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Role of publishing platforms in tackling illegal content online needs clarified, says MEPs

Out-Law News | 07 Dec 2015 | 2:56 pm | 1 min. read

The role that publishing platforms have to play in combating cyber crime and the posting of illegal content on the internet needs to be clarified, a committee of MEPs has said.

The Committee on Civil Liberties, Justice and Home Affairs (LIBE) called on the European Commission to "advance policies and a legal framework to tackle cyber crime and illegal content and materials on the internet, including hate speech".

The Commission's policies and legislative proposals must be "in full compliance with" the fundamental rights that underpin EU law, existing EU or national laws as well as "with the principles of necessity, proportionality, due legal process and the rule of law", it said.

To deliver that objective, the Commission needs to "clarify the role of intermediaries and online platforms with respect to the Charter of Fundamental Rights of the European Union", LIBE said.

The Charter of Fundamental Rights of the European Union sets out the foundation rights and principles of EU law by which all laws in the EU must abide. Matters such as respect for privacy, freedom of expression and the right to effective remedy are enshrined in the Charter.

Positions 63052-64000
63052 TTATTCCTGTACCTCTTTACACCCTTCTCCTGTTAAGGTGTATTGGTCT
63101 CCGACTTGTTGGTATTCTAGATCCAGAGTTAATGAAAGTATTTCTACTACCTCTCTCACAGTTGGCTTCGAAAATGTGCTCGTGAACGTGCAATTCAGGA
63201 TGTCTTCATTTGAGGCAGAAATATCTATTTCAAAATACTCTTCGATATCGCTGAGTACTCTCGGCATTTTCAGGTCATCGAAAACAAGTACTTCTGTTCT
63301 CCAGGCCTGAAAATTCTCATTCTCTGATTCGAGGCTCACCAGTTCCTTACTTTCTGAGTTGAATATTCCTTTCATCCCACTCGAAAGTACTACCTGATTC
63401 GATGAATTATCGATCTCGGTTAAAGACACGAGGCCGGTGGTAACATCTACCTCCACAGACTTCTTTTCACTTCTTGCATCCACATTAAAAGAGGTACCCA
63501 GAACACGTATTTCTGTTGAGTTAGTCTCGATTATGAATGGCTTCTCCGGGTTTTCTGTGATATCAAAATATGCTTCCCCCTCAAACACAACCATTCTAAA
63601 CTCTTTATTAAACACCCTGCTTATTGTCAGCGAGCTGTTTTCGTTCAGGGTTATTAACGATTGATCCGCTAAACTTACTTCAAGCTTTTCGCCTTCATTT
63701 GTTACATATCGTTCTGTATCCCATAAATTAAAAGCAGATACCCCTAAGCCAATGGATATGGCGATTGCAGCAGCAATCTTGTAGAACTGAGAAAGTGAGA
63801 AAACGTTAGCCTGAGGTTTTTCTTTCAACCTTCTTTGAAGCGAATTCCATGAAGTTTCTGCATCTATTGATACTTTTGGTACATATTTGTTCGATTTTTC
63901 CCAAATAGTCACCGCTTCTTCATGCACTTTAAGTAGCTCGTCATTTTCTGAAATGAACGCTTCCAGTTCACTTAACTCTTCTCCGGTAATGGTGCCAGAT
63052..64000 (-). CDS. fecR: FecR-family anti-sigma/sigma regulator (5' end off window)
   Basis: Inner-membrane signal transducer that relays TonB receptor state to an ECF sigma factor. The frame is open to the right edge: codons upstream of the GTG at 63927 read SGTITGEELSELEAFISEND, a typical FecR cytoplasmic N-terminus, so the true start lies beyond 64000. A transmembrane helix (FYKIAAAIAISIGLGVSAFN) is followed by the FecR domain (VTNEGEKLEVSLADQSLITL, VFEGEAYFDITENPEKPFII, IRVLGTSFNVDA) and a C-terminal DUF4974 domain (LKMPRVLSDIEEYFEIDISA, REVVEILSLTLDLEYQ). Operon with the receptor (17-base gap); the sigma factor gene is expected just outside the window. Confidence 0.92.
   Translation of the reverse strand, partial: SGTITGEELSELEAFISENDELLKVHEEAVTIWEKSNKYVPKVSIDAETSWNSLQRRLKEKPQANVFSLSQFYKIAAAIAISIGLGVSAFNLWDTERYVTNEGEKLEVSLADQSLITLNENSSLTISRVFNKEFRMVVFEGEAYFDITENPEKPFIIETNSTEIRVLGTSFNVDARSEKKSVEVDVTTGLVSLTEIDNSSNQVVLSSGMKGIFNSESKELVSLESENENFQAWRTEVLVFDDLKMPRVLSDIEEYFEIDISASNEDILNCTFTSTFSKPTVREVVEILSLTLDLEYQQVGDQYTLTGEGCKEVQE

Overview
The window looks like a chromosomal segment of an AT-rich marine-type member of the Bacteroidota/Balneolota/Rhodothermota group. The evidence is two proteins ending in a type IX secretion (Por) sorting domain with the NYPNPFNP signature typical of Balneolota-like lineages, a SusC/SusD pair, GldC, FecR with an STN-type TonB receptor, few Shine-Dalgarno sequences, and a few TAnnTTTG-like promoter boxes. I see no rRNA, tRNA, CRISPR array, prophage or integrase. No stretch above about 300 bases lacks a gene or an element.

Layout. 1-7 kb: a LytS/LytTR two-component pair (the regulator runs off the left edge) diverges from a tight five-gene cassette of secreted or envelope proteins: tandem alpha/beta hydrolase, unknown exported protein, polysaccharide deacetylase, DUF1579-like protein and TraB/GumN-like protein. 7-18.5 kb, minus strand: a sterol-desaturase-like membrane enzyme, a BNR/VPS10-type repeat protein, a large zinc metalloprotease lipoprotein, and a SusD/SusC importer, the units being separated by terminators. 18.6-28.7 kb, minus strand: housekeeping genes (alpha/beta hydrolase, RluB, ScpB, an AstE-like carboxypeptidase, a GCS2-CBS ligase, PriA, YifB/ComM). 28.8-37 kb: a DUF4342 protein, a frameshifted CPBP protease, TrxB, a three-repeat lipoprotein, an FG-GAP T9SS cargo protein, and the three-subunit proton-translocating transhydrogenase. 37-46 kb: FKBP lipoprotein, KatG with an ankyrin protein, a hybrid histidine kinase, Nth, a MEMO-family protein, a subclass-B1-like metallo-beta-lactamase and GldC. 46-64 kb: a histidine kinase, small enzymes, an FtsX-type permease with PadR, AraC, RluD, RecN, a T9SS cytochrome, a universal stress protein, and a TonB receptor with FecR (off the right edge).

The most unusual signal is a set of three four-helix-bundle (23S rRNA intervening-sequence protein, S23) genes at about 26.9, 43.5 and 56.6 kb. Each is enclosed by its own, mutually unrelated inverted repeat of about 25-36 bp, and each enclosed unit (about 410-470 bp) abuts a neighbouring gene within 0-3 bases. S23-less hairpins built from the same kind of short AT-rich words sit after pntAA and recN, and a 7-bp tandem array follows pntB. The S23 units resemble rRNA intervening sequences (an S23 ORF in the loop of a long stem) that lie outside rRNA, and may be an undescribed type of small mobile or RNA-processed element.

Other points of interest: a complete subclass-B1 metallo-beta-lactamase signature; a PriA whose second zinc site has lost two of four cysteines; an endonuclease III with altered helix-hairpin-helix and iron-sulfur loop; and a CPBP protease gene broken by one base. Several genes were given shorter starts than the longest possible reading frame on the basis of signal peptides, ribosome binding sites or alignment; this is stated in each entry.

The Commission opened a consultation into "the economic role of online platforms" in September. The consultation, in part, looks at whether online platforms should be held responsible for the illegal activities of their users. The consultation closes on 30 December this year.

Under the EU's existing E-Commerce Directive, service providers are protected from liability for material that they neither create nor monitor but simply store or pass on to users of their service. The Directive says that service providers are generally not responsible for the activity of customers and that EU countries must not put service providers under any general obligation to police illegal activity on its service.

Service providers are not liable for infringement via their services if they do not have "actual knowledge" or an awareness of the illegal activity. In circumstances where they obtain such knowledge, providing a service provider "acts expeditiously to remove or to disable access to the information" they are not liable for that infringement.

In its newly published opinion (7-page / 192KB PDF), LIBE said new rules on data ownership and people's control over their personal data are required. It also said that moves to make systems for processing personal data interoperable must comply with EU data protection laws and backed the use of pseudonymisation and anonymisation measures to "enhance protection where personal data are used by big data applications and online service providers".

LIBE called for "improved cooperation in order to establish common, global standards for the data-driven economy", and said those standards "should prioritise security, respect for privacy and data protection".

The committee said that big data, cloud computing, the internet of things and research and innovation are "key to economic development" and need to be addressed coherently "throughout EU legislation".